In Moscow, officials reported early Friday that a drone was shot down. Russia’s Defense Ministry accused Ukraine of launching “another terrorist attack.”
Here’s the latest on the war and its ripple effects across the globe.
Ukraine’s forces, which are pushing toward Melitopol from the town of Robotyne more than 50 miles away, will remain several miles outside the city, U.S. officials predicted. If they fail to eject Russian troops from Melitopol, Ukraine would fall short of achieving one of its key goals in the ongoing counteroffensive: to sever the land bridge connecting Russia to the Crimean Peninsula, which Moscow seized from Kyiv in 2014.
The drone that was shot down Friday in Russia’s capital fell on a nonresidential building, Russia’s Defense Ministry said. No casualties or fires resulted from the interception, the ministry said.
Ukrainian President Volodymyr Zelensky on Thursday signed legislation extending martial law until mid-November. If martial law is not lifted, national parliamentary elections scheduled for the fall would be delayed. Ukraine’s constitution stipulates that parliamentary elections should take place no later than Oct. 29 and presidential elections early next year.
Gene Spektor, a U.S. citizen in Russia, was arrested on espionage charges Thursday, according to Russian state media. Spektor had previously been convicted of bribery. A State Department spokesperson, who spoke on the condition of anonymity to discuss a sensitive diplomatic issue, said officials were monitoring the situation. “When a U.S. citizen is detained overseas, the department works to provide all appropriate assistance,” the spokesperson said.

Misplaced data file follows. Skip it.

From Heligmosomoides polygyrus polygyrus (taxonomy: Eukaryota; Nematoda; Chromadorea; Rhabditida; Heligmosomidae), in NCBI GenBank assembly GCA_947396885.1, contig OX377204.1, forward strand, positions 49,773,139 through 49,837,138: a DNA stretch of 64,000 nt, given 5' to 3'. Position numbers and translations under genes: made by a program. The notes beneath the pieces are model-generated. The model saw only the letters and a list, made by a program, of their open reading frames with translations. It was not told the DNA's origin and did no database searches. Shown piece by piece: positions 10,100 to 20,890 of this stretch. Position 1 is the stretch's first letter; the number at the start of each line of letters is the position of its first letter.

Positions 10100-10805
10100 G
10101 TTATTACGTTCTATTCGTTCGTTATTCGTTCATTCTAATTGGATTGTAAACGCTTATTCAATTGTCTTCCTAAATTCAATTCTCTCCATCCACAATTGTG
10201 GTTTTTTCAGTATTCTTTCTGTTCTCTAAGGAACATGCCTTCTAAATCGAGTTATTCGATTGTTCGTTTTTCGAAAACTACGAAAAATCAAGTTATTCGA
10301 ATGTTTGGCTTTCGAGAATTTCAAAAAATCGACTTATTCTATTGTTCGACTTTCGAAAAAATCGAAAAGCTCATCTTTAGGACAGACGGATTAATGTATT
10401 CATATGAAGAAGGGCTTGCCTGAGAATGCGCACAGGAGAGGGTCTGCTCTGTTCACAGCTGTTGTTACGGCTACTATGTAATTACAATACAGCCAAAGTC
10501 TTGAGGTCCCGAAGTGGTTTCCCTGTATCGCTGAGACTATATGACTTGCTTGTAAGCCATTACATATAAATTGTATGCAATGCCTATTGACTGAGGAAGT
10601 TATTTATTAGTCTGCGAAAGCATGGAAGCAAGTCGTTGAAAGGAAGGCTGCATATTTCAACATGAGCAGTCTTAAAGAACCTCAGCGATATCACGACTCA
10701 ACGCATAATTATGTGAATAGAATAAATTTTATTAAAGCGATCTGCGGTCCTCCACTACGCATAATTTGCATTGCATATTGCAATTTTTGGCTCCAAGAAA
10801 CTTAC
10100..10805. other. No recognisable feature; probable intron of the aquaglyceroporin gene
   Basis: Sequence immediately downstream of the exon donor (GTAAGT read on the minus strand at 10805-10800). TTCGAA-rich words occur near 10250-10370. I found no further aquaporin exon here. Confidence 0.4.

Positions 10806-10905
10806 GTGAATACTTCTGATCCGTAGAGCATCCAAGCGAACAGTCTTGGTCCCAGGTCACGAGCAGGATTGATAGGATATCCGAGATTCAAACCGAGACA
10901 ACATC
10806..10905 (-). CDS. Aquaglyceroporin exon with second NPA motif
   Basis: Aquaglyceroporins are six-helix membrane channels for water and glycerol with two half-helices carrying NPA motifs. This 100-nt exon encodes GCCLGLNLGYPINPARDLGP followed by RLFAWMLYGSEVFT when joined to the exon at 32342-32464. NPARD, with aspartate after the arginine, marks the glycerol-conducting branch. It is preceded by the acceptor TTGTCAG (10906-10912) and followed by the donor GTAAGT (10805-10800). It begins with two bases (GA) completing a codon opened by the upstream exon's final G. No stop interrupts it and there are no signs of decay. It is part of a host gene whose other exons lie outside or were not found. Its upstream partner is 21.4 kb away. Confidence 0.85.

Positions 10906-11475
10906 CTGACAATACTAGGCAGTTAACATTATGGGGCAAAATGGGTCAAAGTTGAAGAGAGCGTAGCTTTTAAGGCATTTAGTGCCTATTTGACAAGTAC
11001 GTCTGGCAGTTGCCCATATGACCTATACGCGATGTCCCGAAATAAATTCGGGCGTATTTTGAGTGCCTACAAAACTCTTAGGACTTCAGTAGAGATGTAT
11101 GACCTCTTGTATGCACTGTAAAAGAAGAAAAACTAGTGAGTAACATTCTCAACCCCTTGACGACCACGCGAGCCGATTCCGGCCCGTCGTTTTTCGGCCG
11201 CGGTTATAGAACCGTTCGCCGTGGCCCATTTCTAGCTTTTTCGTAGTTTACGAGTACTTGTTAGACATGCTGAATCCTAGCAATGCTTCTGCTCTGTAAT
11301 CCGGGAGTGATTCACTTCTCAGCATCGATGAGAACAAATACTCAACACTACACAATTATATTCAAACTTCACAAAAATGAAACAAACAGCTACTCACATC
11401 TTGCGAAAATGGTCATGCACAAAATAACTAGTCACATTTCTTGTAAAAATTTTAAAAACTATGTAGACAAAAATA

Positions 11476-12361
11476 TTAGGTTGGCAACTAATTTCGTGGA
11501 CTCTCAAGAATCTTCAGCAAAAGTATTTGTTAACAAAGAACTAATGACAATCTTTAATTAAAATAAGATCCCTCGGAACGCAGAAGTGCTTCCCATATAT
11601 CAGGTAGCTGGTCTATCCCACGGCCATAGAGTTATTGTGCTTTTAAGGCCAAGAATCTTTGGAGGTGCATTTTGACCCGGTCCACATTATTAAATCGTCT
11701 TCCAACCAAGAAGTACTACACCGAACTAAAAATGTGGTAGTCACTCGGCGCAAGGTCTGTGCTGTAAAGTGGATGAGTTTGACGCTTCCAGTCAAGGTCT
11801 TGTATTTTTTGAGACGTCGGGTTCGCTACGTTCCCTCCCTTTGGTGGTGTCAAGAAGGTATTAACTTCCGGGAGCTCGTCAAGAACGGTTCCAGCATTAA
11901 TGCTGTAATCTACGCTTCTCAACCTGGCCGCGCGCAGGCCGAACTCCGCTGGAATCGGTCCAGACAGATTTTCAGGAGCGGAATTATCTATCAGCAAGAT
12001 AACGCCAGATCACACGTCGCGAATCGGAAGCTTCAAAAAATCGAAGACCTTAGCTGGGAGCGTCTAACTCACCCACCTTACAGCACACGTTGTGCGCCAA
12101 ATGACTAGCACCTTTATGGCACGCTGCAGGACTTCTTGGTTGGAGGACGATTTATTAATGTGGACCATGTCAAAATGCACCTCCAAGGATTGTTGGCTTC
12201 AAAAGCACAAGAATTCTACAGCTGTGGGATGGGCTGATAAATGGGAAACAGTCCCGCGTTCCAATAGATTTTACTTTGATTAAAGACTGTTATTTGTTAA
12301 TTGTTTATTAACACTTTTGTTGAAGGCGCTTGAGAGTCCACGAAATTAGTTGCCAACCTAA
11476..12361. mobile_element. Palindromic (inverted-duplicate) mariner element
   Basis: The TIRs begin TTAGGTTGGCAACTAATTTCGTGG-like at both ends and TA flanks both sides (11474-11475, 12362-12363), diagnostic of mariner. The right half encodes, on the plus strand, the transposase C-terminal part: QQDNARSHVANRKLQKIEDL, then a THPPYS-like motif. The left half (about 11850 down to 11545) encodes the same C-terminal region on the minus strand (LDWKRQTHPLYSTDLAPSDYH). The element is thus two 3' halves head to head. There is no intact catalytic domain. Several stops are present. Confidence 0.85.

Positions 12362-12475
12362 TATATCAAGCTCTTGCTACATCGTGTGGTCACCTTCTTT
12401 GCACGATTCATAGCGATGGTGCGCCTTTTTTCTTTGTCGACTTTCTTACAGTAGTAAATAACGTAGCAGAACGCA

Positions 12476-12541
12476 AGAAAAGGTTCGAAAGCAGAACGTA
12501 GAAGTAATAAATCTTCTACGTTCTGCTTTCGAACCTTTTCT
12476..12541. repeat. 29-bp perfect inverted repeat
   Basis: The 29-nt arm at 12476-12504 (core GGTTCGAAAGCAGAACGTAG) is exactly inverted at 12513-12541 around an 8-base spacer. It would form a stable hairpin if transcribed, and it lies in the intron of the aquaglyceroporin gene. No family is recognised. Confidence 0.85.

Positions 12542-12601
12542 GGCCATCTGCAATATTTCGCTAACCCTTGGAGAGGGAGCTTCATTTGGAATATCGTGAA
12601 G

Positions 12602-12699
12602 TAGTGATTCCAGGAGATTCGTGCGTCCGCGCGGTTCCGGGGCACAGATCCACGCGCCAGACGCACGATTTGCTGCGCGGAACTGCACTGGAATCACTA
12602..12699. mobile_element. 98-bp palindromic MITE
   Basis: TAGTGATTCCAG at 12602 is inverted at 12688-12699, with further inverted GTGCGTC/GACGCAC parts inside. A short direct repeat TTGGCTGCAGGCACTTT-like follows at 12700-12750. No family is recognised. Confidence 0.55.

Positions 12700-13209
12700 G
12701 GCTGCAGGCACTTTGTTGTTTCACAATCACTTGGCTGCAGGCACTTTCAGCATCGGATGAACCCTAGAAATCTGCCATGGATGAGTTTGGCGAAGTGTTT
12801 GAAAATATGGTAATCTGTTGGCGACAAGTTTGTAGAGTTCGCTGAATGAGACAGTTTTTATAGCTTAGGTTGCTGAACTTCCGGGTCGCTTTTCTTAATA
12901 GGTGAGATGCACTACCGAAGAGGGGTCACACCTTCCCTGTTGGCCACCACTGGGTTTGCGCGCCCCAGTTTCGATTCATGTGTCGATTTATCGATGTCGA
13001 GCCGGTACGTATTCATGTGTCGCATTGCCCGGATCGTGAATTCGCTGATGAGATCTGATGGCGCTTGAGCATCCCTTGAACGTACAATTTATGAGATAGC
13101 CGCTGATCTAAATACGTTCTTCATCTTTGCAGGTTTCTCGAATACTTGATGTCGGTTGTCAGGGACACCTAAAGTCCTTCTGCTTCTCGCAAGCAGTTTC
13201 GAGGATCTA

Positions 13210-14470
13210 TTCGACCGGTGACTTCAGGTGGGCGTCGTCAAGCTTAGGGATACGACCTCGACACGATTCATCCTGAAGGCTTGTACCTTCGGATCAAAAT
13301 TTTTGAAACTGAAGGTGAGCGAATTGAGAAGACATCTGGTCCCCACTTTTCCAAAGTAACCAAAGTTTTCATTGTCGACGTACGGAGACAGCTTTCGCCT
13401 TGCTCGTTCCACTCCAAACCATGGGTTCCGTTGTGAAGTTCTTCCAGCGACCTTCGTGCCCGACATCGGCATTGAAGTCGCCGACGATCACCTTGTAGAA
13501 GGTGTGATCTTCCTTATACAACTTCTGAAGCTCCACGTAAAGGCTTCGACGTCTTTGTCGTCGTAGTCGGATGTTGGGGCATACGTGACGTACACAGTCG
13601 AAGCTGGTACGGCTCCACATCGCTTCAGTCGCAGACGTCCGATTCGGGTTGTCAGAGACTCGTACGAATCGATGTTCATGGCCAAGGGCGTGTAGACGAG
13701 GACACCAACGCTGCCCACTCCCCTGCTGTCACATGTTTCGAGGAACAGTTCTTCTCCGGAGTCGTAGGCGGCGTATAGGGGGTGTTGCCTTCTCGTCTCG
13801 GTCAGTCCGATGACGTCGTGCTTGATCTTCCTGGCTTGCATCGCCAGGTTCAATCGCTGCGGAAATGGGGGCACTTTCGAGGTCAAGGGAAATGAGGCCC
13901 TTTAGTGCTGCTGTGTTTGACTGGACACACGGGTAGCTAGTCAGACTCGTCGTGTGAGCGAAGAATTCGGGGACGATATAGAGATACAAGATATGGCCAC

A large fire broke out at a cargo terminal in the Russian Black Sea port city of Novorossiysk, according to Russian state news agency Tass. The blaze covered 1,300 square meters (14,000 square feet), the news agency reported Friday. The cause of the fire is unclear. Earlier this month, Ukraine’s navy and main internal security service used sea drones to attack a Russian naval base near the port, The Washington Post previously reported.
A 61-year-old woman was killed in shelling in Ukraine’s Kharkiv region, according to an official. Oleh Synyehubov, the regional governor, wrote Friday on Telegram that another woman, 60, was injured in shelling the previous day.
Russia is attempting to “erode Ukrainian national identity” in the areas it occupies, Britain’s Defense Ministry said. In its daily update Thursday, the ministry said Russian authorities plan to issue a new history textbook to schools in Russia and occupied areas of Ukraine starting in September. The textbook praises Russia’s actions in the war and describes Ukraine as an ultra-terrorist state. In occupied parts of the Zaporizhzhia region, these efforts include new standards of accrediting educational institutions and employing Russian journalists in local media, the update said.
Ukraine will host a defense industries forum in the fall, Zelensky said. “It will be the first time such a large-scale event will be held at the state level,” he announced. Ukrainian and foreign arms manufacturers will be invited, and the event will seek to boost arms production inside Ukraine “through localization with partners,” he added.
A new Pentagon review of biological threats says Russia probably maintains the ability to create deadly toxins and pathogens, The Post reported. Moscow also has an active offensive biological weapons program, according to the report. In March 2022, the White House warned that Russia could employ bioweapons in Ukraine. There is some limited evidence that Russia has used low-grade chemical attacks in Ukraine, and Zelensky said last year that Moscow has used bombs that dispersed white phosphorus, a highly incendiary chemical. Moscow at the time denied violating international conventions that outlaw biological and chemical weapons.